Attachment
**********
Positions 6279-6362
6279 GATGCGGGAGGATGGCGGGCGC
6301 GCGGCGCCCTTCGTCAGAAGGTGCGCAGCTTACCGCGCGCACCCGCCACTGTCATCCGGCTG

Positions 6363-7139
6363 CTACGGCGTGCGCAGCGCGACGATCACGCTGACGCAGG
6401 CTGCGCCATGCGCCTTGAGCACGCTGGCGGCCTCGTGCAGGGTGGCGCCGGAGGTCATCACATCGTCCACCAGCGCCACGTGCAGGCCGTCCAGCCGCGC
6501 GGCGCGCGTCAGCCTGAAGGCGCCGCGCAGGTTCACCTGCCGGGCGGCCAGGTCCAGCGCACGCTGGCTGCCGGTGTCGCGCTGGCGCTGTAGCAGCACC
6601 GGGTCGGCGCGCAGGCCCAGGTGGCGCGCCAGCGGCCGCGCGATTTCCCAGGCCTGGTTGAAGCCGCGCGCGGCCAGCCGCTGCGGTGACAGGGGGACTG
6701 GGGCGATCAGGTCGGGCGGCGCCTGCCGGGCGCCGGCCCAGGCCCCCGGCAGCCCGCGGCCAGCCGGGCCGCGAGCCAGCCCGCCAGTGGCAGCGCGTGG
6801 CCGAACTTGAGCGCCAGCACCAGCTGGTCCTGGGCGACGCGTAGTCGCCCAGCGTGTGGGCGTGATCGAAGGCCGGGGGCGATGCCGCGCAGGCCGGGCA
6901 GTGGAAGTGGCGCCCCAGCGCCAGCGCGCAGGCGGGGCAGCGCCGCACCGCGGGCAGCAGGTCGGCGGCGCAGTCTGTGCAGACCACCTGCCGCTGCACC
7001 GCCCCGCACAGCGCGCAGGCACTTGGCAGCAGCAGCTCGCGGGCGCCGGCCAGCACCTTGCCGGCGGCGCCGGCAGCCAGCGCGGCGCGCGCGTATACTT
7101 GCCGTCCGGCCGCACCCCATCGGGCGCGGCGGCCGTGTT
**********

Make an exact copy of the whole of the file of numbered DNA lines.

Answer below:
Positions 6279-6362
6279 GATGCGGGAGGATGGCGGGCGC
6301 GCGGCGCCCTTCGTCAGAAGGTGCGCAGCTTACCGCGCGCACCCGCCACTGTCATCCGGCTG

Positions 6363-7139
6363 CTACGGCGTGCGCAGCGCGACGATCACGCTGACGCAGG
6401 CTGCGCCATGCGCCTTGAGCACGCTGGCGGCCTCGTGCAGGGTGGCGCCGGAGGTCATCACATCGTCCACCAGCGCCACGTGCAGGCCGTCCAGCCGCGC
6501 GGCGCGCGTCAGCCTGAAGGCGCCGCGCAGGTTCACCTGCCGGGCGGCCAGGTCCAGCGCACGCTGGCTGCCGGTGTCGCGCTGGCGCTGTAGCAGCACC
6601 GGGTCGGCGCGCAGGCCCAGGTGGCGCGCCAGCGGCCGCGCGATTTCCCAGGCCTGGTTGAAGCCGCGCGCGGCCAGCCGCTGCGGTGACAGGGGGACTG
6701 GGGCGATCAGGTCGGGCGGCGCCTGCCGGGCGCCGGCCCAGGCCCCCGGCAGCCCGCGGCCAGCCGGGCCGCGAGCCAGCCCGCCAGTGGCAGCGCGTGG
6801 CCGAACTTGAGCGCCAGCACCAGCTGGTCCTGGGCGACGCGTAGTCGCCCAGCGTGTGGGCGTGATCGAAGGCCGGGGGCGATGCCGCGCAGGCCGGGCA
6901 GTGGAAGTGGCGCCCCAGCGCCAGCGCGCAGGCGGGGCAGCGCCGCACCGCGGGCAGCAGGTCGGCGGCGCAGTCTGTGCAGACCACCTGCCGCTGCACC
7001 GCCCCGCACAGCGCGCAGGCACTTGGCAGCAGCAGCTCGCGGGCGCCGGCCAGCACCTTGCCGGCGGCGCCGGCAGCCAGCGCGGCGCGCGCGTATACTT
7101 GCCGTCCGGCCGCACCCCATCGGGCGCGGCGGCCGTGTT